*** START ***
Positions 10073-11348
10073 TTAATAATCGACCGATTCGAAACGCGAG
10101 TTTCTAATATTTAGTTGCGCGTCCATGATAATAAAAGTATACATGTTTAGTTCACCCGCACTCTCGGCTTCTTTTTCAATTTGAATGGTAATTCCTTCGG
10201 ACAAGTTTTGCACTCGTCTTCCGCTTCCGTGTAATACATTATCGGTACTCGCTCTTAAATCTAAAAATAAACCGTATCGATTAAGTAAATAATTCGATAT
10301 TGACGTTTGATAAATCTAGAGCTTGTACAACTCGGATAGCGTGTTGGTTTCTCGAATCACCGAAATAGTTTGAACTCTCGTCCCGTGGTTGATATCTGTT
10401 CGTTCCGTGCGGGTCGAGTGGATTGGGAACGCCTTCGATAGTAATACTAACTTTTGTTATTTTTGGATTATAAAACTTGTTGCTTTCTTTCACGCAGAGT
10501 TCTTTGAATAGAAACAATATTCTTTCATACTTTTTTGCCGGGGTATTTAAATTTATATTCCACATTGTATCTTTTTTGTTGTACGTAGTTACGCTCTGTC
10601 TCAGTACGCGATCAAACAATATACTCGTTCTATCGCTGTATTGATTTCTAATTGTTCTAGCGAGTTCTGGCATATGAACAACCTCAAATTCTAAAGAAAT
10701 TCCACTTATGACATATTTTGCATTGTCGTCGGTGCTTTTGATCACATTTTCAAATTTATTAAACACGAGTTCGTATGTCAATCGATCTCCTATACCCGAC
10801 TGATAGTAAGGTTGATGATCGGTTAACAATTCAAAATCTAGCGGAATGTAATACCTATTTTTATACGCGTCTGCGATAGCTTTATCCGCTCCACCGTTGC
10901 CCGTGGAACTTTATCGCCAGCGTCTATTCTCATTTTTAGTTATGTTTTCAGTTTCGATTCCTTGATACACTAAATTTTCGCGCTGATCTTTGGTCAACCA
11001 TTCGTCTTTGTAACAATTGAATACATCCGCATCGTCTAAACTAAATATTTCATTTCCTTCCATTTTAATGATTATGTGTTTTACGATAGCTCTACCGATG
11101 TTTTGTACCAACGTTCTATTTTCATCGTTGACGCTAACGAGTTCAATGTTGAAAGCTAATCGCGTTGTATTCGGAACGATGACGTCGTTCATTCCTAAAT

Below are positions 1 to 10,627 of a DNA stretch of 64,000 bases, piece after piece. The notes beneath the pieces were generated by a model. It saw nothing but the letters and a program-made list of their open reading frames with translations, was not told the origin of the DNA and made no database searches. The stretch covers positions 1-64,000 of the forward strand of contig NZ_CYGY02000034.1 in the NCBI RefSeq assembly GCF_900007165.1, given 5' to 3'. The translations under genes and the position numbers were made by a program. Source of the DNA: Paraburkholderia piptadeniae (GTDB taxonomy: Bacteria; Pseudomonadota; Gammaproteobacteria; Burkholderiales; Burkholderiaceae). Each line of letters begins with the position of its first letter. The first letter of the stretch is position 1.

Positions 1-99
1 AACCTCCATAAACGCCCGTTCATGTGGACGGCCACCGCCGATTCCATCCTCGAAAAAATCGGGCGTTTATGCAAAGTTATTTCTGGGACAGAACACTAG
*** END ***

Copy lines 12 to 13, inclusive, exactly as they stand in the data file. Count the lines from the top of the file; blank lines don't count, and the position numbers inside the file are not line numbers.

11001 TTCGTCTTTGTAACAATTGAATACATCCGCATCGTCTAAACTAAATATTTCATTTCCTTCCATTTTAATGATTATGTGTTTTACGATAGCTCTACCGATG
11101 TTTTGTACCAACGTTCTATTTTCATCGTTGACGCTAACGAGTTCAATGTTGAAAGCTAATCGCGTTGTATTCGGAACGATGACGTCGTTCATTCCTAAAT